House Republicans are being herded and whipped into voting for a controversial health-care plan this Thursday. Moderates and conservatives in the GOP may disagree on the problems with the bill, but an increasing number fear that they will be asked to cast a risky vote for a measure that can’t possibly pass the Senate as is and that can’t deliver on the promise to “repeal and replace” Obamacare. “We don’t have a realistic plan to get from point A to what we can sell the public, and if we don’t get one, the Democrats in the Senate will eat our lunch,” one GOP House moderate told me.
The bill before the House this week is supposed to be the first of three phases in replacing Obamacare. The bill — phase one — repeals the taxes and revamps the subsidies created by Obamacare. The second phase is meant to involve Health and Human Services Secretary Tom Price, using his administrative power to repeal Obamacare directives.
Speaking about this second phase, Senator Ted Cruz of Texas told CBS’s Face the Nation on Sunday: “That ain’t going to happen.”
Cruz went on to cast doubt on the third phase of the process as well, which is supposed to entail passing a package of insurance reforms that would bring down the soaring cost of insurance premiums for Americans. But the third phase is highly problematic. “Bucket three takes eight Democrats” to get to 60, he said. “Right now, Senate Democrats are opposing everything. You can’t get eight Democrats on agreeing to say, ‘Good morning.’”
“At the rate we’re going, this bill is moving in key ways to the left and is likely to go more that way in the Senate,” Representative Raul Labrador of Idaho told me. Indeed, Speaker Paul Ryan is already wooing moderate Republicans in the House with more generous health-care tax credits for the elderly. Requests from GOP conservatives to further expand health savings accounts are being brushed aside. Politico reports that “from the White House to the Hill, top GOP officials by-and-large ‘feel talks with the far right are just about done.’” In other words, if something does indeed pass Congress this year, it will be a pale shadow of the “repeal and replace” promise that Republicans have been making for the past seven years.
Senator Cruz believes it doesn’t have to be that way. “If it can be passed with reconciliation, it can be repealed with reconciliation,” Cruz told CNSNews in early February. “And we need to use every procedural means possible to fight to stop the train wreck that is Obamacare.”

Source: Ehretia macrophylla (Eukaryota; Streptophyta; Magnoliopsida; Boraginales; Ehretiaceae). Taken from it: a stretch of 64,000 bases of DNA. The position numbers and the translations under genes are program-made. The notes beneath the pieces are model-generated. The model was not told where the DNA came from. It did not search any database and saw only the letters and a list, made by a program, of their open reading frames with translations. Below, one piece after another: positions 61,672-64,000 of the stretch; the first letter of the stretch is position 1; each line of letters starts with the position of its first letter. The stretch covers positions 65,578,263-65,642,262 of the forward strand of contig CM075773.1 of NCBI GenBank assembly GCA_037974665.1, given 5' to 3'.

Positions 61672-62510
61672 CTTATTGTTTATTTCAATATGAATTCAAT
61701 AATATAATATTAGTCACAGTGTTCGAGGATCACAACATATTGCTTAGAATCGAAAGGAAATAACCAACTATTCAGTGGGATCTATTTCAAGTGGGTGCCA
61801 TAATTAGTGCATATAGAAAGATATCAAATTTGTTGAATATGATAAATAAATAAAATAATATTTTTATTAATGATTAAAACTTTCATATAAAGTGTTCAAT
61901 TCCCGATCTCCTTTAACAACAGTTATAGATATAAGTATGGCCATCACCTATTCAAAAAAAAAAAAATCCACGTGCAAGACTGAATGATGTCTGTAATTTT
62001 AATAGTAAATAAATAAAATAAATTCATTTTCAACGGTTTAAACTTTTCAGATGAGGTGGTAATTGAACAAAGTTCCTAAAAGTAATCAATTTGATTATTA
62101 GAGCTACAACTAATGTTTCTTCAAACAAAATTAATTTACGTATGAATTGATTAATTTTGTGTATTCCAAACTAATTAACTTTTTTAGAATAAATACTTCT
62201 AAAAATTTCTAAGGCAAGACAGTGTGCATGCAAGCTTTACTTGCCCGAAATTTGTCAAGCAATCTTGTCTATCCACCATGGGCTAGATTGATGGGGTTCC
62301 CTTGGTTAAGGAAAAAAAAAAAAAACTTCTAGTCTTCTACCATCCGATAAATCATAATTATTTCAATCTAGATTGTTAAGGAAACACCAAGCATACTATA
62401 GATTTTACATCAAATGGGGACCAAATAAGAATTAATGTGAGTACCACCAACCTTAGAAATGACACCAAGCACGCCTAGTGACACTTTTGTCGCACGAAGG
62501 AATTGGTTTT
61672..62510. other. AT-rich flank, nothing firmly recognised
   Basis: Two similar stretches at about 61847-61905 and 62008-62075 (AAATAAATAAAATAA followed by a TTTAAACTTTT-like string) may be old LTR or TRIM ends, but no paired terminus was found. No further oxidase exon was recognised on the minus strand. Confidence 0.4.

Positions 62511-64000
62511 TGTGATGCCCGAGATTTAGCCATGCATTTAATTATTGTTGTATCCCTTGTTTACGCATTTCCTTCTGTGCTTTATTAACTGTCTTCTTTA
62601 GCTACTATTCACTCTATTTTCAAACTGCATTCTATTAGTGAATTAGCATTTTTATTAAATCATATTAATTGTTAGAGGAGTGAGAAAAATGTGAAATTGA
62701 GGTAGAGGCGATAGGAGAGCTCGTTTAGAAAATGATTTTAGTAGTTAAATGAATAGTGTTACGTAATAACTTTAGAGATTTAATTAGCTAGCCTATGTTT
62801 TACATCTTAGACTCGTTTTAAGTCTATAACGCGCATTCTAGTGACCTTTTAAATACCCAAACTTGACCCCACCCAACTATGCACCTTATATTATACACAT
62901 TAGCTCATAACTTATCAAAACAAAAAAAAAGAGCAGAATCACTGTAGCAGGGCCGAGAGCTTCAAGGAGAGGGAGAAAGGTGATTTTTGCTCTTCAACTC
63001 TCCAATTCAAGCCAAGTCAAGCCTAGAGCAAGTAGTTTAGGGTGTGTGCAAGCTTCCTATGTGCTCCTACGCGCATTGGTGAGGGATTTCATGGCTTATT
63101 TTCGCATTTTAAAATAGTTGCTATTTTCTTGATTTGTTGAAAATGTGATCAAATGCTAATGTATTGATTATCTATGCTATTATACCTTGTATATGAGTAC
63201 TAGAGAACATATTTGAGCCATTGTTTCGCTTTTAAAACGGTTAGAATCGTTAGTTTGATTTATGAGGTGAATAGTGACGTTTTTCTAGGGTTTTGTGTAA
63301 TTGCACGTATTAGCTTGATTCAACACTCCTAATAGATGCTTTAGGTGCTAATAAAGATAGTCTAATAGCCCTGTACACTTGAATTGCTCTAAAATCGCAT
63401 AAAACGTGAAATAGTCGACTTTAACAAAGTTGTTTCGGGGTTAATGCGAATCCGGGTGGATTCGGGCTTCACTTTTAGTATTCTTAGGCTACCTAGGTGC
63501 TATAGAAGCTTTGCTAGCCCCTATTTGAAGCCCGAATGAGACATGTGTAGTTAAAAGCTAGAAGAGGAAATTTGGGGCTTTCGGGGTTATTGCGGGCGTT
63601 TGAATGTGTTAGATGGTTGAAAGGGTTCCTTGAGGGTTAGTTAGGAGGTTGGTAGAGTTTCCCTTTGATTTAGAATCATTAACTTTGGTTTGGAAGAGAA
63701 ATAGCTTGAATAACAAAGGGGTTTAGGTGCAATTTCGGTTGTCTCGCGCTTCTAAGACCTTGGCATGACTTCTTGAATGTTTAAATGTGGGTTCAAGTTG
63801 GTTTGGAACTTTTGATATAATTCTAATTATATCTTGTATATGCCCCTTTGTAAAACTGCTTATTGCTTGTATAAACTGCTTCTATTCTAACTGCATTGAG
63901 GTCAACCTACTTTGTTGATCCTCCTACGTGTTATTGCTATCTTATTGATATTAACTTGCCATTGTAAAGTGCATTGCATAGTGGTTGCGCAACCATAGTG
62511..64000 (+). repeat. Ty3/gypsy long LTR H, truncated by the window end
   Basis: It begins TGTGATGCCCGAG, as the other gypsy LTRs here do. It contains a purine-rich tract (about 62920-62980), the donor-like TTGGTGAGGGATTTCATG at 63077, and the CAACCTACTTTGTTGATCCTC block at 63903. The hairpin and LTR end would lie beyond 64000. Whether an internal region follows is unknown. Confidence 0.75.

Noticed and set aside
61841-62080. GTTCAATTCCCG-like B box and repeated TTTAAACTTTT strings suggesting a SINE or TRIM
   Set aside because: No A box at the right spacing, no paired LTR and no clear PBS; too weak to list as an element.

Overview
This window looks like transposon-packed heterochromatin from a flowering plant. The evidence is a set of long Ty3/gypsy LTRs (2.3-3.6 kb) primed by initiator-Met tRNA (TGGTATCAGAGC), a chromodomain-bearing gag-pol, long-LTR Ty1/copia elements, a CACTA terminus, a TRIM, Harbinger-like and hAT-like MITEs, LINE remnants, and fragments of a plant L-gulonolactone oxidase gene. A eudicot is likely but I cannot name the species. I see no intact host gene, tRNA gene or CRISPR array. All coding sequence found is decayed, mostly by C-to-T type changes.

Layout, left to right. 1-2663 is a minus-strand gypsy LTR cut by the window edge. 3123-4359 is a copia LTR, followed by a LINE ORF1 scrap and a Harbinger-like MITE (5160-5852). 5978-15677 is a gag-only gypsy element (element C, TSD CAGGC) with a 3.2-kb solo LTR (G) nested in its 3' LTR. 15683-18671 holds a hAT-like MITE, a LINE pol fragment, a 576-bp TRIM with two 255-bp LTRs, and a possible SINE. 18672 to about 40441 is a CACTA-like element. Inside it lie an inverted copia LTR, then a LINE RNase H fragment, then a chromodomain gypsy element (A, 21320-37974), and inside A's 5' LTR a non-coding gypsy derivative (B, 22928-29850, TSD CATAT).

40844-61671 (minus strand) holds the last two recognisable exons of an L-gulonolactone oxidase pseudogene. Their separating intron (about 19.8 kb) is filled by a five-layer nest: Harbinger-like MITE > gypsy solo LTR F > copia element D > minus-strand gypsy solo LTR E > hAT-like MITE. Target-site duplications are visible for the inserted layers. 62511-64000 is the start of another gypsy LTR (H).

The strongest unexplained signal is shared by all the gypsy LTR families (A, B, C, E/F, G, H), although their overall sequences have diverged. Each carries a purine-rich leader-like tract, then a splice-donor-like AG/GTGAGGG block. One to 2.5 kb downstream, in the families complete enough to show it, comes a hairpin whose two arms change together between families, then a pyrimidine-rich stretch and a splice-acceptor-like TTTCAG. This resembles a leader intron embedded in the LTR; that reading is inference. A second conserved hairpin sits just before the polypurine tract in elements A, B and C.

Speaking of the 1974 Budget Act that created reconciliation, Cruz told CBS’s John Dickerson on Sunday: “It lays out a test for what is permissible on reconciliation. . . . The central part of the test is, it is budgetary in nature? If it is budgetary in nature, you can do it. If it’s not, you can’t.”
Last week, Cruz told reporters, “Under the Budget Act of 1974, . . . it is the presiding officer, the vice president of the United States, who rules on what’s permissible on reconciliation and what is not.” The role of the parliamentarian, he said, was simply to advise, not rule.
If the current parliamentarian, Elizabeth MacDonough, were to rule that GOP-favored reforms (such as allowing insurance companies to sell across state lines or instituting medical-malpractice reform) had only an “incidental” impact on the budget and would therefore be outside reconciliation, the vice president could simply overrule her. “All of these reforms clearly have a major impact on federal health-care expenditures — it’s pure common sense,” Cruz told me.
Of course, Senate Democrats would howl that bypassing the Senate’s parliamentarian would represent a coup against Senate traditions. That ignores the fact that Democrats have often manipulated the process in the past, sometimes by ignoring reconciliation rules to pass President Bill Clinton’s welfare-reform proposals.
Richard Arenberg, a former aide to several Senate Democrats, calls the Cruz move toward reconciliation “a partisan power grab.” Sadly, the Senate’s behavior has deteriorated in that direction over the last several years, especially when then–majority leader Harry Reid did away with a 60-vote requirement to confirm Cabinet officers and all federal judges below the Supreme Court.
If Republicans blink and allow Senate Democrats to water down health-care reform even further, they should know they will be sabotaging true health-care reform and making it likely that a full government takeover of the system is only a political turn of the wheel away.
— John Fund is NRO’s national-affairs correspondent.